Is psychotherapy merely a placebo intervention? Read More
One of the things with placebos is that they're often called "sugar pills" But people in studies can often tell whether they're getting the placebo or the real medication, because the real medication causes actual side effects (as opposed to sugar pills, which don't).
I'd like to see every study use placebos that cause some kind of side effect. Load 'em up with niacin for a niacin flush. Or something that causes dry mouth. Then let's compare these placebos to the medication being studied. Methinks we're going to find even more placebo effects.
My understanding of Kirsch's claim is not the effect of taking antidepressants is not clinically meaningless, just that it is not clinically more meaningful than placebo pills. The conclusion he draws is that taking antidepressants makes people feel better because of the placebo effect, not due to the active chemicals in the drug. This still means that taking antidepressants makes people feel better. He never claims that just taking sugar pills will have similar effect. What he does claim is that when people are given placebo sugar pills, told that they are just sugar pills, but research suggests (and it does) that even taking inert pills are helpful for people with depression, they show large effects and don't have side effects.
In regards to psychotherapy for treating depression, Kirsch does equate psychotherapy to a placebo, with their connecting theme being that both psychotherapy and plaecbos make people feel more hopeful that they can and will get better, and therefore help them do so. He identifies hopelessness as the key component in maintaining a depressive episode, and psychotherapy as a "placebo" to help people me more hopeful. In his book I believe he is pretty up front about that, and when practicing, explains psychotherapy in that way, basically that psychotherapy's primary mechanism of change is placebo (for depression at least). He believes that doing psychotherapy is more ethical than prescribing antidepressants because psychotherapy is a placebo treatment by his definition and upfront about it ("in psychotherapy we are going to work together to support you becoming more hopeful" , while antidepressant treatments work by having to mislead people.
@Cynthia - There are studies that do compare antidepressants to what are called "active placebos" as opposed to "inert placebos." Kirsch's analysis of them showed that there is no difference between placebos and antidepressants when antidepressants are compared to active placebos. This supports his claim that it is the side effects of medications that make people who take them believe they are working, so they start to feel better because they think they are taking something chemically helpful. It also explains why perhaps drug effects in antidepressant vs inert placebo studies show some antidepressant effect, because participants and doctors can and do break the blind by identifying side effects, so people know they are on antidepressants, not just hopeful that they are, so they are more confident they will feel better.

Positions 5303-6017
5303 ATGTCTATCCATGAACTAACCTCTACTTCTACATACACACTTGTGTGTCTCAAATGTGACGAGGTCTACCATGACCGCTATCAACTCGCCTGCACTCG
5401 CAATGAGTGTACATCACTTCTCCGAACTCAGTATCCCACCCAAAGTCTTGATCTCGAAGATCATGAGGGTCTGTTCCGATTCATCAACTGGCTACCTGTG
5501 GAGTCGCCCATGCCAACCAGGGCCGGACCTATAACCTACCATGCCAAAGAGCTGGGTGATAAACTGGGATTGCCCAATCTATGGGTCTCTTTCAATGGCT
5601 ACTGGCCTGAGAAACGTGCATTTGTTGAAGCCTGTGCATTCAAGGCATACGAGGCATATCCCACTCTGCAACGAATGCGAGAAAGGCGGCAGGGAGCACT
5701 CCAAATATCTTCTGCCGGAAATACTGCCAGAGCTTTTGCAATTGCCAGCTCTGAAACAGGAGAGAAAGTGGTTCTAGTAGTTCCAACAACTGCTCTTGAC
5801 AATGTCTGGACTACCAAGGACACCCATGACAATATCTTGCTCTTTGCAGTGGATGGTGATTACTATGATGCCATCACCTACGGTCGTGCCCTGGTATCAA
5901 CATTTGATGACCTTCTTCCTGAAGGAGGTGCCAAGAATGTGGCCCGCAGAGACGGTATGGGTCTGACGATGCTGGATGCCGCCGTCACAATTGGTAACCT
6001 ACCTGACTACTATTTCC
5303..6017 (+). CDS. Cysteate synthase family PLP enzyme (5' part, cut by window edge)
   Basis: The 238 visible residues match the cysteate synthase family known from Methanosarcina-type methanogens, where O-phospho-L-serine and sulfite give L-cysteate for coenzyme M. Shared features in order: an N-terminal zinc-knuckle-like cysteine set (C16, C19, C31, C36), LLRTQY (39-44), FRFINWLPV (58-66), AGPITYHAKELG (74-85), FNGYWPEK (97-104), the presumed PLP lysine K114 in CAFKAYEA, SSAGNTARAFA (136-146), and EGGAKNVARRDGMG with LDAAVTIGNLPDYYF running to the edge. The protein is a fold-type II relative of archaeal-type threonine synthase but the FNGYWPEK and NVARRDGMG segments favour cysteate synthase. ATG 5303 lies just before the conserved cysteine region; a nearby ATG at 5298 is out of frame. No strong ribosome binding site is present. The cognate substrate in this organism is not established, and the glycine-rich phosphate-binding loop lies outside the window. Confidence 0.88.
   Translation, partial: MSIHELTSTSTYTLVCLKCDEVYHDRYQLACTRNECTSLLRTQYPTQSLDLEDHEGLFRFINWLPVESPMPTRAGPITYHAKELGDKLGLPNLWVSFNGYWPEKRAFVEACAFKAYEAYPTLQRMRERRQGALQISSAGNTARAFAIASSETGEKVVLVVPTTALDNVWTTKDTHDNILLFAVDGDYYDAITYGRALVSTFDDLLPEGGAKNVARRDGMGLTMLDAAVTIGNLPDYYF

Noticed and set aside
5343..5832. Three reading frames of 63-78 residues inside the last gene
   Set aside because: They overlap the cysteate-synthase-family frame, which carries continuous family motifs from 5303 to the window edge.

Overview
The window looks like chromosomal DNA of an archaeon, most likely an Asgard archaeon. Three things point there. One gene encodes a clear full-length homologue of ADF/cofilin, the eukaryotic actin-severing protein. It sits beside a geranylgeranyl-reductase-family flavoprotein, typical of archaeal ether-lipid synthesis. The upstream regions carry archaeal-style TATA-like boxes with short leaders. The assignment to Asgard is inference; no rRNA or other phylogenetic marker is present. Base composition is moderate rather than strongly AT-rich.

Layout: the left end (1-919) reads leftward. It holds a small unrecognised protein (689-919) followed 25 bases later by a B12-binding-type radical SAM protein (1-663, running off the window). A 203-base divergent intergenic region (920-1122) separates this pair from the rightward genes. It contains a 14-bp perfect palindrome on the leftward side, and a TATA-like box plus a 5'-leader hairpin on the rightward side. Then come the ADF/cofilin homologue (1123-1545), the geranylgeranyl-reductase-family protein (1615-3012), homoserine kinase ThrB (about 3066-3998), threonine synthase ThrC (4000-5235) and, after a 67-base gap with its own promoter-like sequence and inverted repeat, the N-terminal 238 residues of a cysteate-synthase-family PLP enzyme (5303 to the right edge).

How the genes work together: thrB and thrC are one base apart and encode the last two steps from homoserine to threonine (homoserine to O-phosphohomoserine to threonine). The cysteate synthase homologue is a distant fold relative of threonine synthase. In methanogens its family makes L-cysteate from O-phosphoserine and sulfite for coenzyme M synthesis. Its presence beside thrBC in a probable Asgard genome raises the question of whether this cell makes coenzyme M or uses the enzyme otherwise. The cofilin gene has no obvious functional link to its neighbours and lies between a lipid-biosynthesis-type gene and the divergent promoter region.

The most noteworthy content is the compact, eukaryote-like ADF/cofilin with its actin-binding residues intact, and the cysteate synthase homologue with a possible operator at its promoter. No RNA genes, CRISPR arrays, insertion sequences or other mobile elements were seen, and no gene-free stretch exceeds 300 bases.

Kirsch's analysis has a crucial corollary in that when the benefits of antidepressants are overstated beyond placebo, a proper risk-benefit assessment cannot be conducted to decide whether a patient should be subjected to medication.
Psychiatric medications incur substantial health risks, increasing the incidence of diabetes, stroke, heart problems, and osteoporosis -- among other serious medical problems.
While not entirely risk-free, psychotherapy does not incur the same health risks.
It's by obscuring the risk-benefit balance and making doctors into patsies that pharmaceutical companies have been able to make billions of dollars on unnecessary prescription of medication.
Kirsch's work uncovers the smoke and mirrors used to push the commercial agenda.
Would that psychotherapy was also overprescribed! As a placebo, it might have done some good and much less bad than the excessive distribution of risky psychiatric drugs.
Thanks for this interesting and provocative analysis. You raise an excellent point – what would Kirsch say if asked to defend the reality that the psychotherapy-placebo difference is similar to the antidepressant-placebo difference? Fortunately, we don’t have to speculate because he directly addressed this issue in a 2002 paper (Kirsch, Scoboria, & Moore, “Antidepressants and Placebos : Secrets, Revelations, and Unanswered Questions,” in Prevention and Treatment). I quote the key paragraph below: